Etymology
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dainty (adj.)

c. 1300, deinte, "delightful, pleasing" (late 12c. as a surname), from dainty (n.); see below. Meaning evolved in Middle English to "choice, excellent" (late 14c.) to "delicately pretty, exhibiting exquisite taste or skill" (c. 1400). Sense of "fastidious, affectedly fine, weak, effeminate" is from 1570s. Related: Daintiness.

The noun is Middle English deinte "regard, affection" (mid-13c.), from c. 1300 as "excellence, elegance;" also "a luxury, a precious thing, fine food or drink;" from Anglo-French deinte, Old French deintie (12c.) "price, value," also "delicacy, pleasure," from Latin dignitatem (nominative dignitas) "greatness, rank, worthiness, worth, beauty," from dignus "worthy, proper, fitting," from PIE *dek-no-, from root *dek- "to take, accept."

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daintily (adv.)

c. 1300, deinteli, "sumptuously, with delicate attention to the palate;" late 14c., "elegantly, in a dainty manner," from dainty (adj.) + -ly (2).

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twee (adj.)
"tiny, dainty, miniature," 1905, from childish pronunciation of sweet (adj.). Compare tummy from stomach.
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delicacies (n.)

"things dainty and gratifying to the palate," early 15c., plural of delicacy in the "fine food" sense.

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dinky (adj.)

1788, dinkie, "neat, trim, dainty, small," from Scottish dialectal dink "finely dressed, trim" (c. 1500), which is of unknown origin. Modern sense of "small, tiny" is by 1859. Related: Dinkiness.

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delicacy (n.)

late 14c., "delightfulness; fastidiousness; quality of being addicted to sensuous pleasure," from delicate + abstract noun suffix -cy. Meaning "fine food, a dainty viand" is from early 15c. Meaning "fineness, softness, tender loveliness" is from 1580s; that of "weakness of constitution" is from 1630s. 

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finicky (adj.)
1825, "dainty, mincing," from finical "too particular" (1590s), which perhaps is from fine (adj.) + -ical as in cynical, ironical (OED says "ultimate derivation" from the adjective "seems probable"). But finikin (1660s) "dainty, precise in trifles" has been proposed as a source, even though the timing is off. It apparently comes from Dutch; compare Middle Dutch fijnkens (adv.) "precisely, exactly," from fijn, cognate with English fine (adj.).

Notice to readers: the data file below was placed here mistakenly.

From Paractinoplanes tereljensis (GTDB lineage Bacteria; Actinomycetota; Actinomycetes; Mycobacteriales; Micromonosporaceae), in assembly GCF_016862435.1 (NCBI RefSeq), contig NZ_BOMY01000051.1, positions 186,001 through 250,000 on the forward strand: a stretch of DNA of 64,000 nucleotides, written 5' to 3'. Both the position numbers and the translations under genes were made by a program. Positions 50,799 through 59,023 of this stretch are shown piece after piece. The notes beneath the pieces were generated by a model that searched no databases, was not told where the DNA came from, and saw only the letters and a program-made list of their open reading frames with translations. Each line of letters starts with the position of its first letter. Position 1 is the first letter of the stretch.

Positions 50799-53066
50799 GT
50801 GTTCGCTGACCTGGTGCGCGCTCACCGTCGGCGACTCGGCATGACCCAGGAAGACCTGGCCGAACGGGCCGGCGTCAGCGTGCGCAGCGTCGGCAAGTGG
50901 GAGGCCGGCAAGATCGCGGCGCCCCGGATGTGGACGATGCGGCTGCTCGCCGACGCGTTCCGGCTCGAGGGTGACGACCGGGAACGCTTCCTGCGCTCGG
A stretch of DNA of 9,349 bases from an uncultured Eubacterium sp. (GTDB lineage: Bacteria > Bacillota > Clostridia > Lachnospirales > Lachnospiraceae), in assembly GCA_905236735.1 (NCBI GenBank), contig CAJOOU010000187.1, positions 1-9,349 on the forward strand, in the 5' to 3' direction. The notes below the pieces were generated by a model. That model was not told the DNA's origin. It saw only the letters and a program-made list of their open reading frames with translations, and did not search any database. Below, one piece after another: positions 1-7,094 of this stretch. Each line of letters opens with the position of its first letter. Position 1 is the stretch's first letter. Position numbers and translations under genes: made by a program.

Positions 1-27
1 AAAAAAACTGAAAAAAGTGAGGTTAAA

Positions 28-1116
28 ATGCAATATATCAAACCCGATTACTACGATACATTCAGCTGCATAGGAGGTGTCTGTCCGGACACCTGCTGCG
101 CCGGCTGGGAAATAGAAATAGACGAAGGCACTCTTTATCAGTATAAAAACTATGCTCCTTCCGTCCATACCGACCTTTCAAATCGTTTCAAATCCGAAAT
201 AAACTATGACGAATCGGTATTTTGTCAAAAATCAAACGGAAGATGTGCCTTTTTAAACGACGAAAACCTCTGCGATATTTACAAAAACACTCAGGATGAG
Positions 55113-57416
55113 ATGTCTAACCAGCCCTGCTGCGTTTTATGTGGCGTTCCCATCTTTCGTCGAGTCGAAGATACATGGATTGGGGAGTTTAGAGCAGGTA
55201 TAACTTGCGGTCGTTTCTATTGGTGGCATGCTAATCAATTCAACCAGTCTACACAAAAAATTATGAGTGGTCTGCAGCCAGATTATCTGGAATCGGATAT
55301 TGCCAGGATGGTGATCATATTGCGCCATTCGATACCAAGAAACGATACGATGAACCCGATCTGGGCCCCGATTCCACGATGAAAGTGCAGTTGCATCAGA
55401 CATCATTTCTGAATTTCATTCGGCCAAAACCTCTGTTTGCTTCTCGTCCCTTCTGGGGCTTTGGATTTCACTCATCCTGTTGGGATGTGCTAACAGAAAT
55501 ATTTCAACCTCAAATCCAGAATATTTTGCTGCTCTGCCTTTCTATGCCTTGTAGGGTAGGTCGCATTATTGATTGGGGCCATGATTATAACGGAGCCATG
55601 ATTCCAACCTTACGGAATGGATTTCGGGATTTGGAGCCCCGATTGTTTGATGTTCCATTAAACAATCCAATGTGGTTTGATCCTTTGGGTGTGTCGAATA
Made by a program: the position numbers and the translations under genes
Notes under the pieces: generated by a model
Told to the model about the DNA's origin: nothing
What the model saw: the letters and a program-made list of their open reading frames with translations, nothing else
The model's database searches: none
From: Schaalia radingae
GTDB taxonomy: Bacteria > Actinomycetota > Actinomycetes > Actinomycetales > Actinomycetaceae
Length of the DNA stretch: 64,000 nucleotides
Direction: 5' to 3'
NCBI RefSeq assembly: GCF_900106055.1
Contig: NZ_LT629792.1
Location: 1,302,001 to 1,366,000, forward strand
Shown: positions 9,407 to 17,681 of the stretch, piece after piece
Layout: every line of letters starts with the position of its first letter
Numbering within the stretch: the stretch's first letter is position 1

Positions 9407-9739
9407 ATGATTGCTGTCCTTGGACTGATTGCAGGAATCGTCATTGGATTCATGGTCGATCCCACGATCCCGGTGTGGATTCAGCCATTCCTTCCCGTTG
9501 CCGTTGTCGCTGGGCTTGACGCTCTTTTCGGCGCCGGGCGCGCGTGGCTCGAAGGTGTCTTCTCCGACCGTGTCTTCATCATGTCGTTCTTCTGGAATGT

The -k- between the final -c- and a suffix beginning in -i, -y, or -e is an orthographic rule to mark the pronunciation of -c- as "k" (compare picnicking, trafficking, panicky, shellacked). Related: Finickiness.
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gingerly (adv.)

"extremely cautiously" (of movements, etc.), c. 1600; earlier "elegantly, daintily" (1510s), of unknown origin. Perhaps [OED] from Old French gensor, comparative of gent "dainty, delicate," from Latin gentius "(well)-born" (see gentle).

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mincing (adj.)

"affectedly dainty, simpering," 1520s, probably originally in reference to speech, when words were "clipped" to affect elegance; or in reference to walking with short steps; present-participle adjective from mince (v.). Related: Mincingly.

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poppet (n.)

"small human figure used in witchcraft and sorcery," c. 1300, popet, early form of puppet (n.). Meaning "small or dainty person" is recorded from late 14c.; later a term of endearment (18c.) but also in other cases one of contempt.

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